Frequently Asked Questions
Definition of NSW Young Lawyer
- Lawyers under the age of 36;
- Admitted for less than five years;
- Law students.
History of NSWYL
- NSW Young Lawyers first came into being in 1963 when it was established as a Committee of the Law Society of NSW;
- On December 18, 1980, the Law Society Council resolved to constitute a Young Lawyers Section, with its own Constitution, rules and by-laws.;
- Currently the largest collective group of young lawyers and law students nationally;
Benefits of being a NSW Young Lawyer?
- NSWYL provides a platform for members to influence debate on issues that affect both the profession and the community;
- Leadership opportunities;
- Networking and information sharing with practitioners in different areas of law;
- Opportunity to influence debate on issues affecting the profession and wider community;
- A voice for young lawyers in NSW;
- Access to social and networking events;
- Monthly newsletter, Debrief;
- Access to information sessions and training.
How do I become a member?
- Membership of NSW Young Lawyers is free and automatic;
- We do not have a formal membership process – the best way to get involved to sign up to one of the 14 committees (via a mailing list) and attend their monthly meetings.
- Animal Law;
- Bushweb Regional Issues;
- Business Law;
- Civil Litigation.
- CLE (made up of representatives of the other 14 committees);
- Communications, Entertainment & Technology Law;
- Criminal Law;
- Employment & Industrial Relations Law;
- Environment and Planning Law;
- Family Law;
- Human Rights;
- International Law;
- Property Law;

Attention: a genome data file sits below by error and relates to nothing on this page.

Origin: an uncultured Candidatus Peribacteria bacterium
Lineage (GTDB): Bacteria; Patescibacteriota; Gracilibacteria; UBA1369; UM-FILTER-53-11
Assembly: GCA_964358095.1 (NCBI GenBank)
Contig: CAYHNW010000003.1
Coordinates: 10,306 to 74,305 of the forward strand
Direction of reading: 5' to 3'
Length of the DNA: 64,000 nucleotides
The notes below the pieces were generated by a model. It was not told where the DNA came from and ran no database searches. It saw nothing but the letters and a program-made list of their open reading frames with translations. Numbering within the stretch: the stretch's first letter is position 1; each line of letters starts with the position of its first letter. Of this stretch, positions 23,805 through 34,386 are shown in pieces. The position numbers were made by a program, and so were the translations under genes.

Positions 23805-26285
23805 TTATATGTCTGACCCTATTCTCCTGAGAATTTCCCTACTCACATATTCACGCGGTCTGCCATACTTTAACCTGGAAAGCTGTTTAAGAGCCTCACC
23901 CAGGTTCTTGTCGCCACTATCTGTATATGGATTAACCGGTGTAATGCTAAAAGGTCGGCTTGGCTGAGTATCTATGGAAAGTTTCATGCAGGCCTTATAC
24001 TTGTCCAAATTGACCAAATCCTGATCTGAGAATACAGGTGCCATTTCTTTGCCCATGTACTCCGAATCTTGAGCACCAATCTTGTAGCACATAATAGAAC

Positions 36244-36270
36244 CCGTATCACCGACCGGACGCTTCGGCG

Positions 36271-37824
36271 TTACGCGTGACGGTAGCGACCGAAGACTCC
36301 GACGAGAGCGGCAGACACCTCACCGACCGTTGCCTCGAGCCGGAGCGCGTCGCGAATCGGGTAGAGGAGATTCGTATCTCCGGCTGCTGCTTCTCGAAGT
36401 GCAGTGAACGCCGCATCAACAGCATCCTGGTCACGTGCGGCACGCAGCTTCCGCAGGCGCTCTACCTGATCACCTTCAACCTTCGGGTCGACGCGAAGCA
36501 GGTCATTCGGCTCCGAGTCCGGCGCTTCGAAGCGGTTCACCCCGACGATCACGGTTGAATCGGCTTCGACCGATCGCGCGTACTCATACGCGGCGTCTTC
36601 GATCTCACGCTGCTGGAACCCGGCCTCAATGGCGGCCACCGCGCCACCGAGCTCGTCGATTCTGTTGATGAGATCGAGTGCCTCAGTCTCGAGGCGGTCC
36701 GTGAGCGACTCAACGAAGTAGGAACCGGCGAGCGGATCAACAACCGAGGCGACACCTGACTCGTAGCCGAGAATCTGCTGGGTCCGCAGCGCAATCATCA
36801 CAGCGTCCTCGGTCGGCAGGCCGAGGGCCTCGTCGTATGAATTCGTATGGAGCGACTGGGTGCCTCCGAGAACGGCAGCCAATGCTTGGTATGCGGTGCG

- Public Law & Government;
- Taxation Law;
- SCLSS – Special Committee Law Student Societies;
NSWYL Committees activities:
- Help shape the law through writing submissions on proposed policy or law reform.;
- Create and implement projects for the benefit of community;
- Network with like-minded professionals to raise your profile and increase career opportunities;
- Meet high-profile members of the profession and the business community;
- Improve your public speaking skills by chairing or speaking at a CLE session;
- Develop leadership skills by becoming a leader of a project sub-committee or Committee Chair;
- Assist with the drafting and publication of practitioners guides on aspects of law;
- Meet some new people and have fun.
- How to Survive & Thrive in Your First Year of Law;
- Criminal Law Careers Guide 2010;
- Careers Guide to Public Law & Government;
- The Practitioner's Guide to Civil Litigation (currently being updated);
- The Practitioner's Guide to International Law;
- A Practitioner's Guide to Corporate Law;
- A Practitioner's Guide to Criminal Law (currently being updated);
- A Practitioner's Guide to the Land and Environment Court (currently being updated);
- A Practitioner's Guide to Family Law (currently being updated);
- Understanding Your Clients and Mental Illness;
- Understanding Your Clients and Intellectual Disability.
- If you join a committee you will be able to get involve in our submissions process.
What kind of events do we run?
NSW Young Lawyers Continuing Legal Education (CLE):
- We are now working in collaboration with the Law Society CPD program.
NSWYL networking events:
- Golden Gavel Competition – this is an annual legal public speaking competition for NSW Young Lawyers or Law Students. This is held during Law Week in May;
- Young Professionals Ball – this is dinner held in September with other professional associations (accountants, engineers). This is a charity event where we raise money for the NSWYL chosen charity of the year;
- Mid Year and Annual Assemblies – two working assemblies are held each year attended by members of the NSWYL Executive Council, Chairs and Vice Chairs of Committees, Law Society YL Representatives, Regional Delegates and General Delegates (x15). These assemblies are an opportunity for the delegates to discuss the activities of NSWYL and influence the future direction of the organisation;
- Justice Education Conferences – a program for Year 5 and Year 6 students around law and justice;
Annual committee events: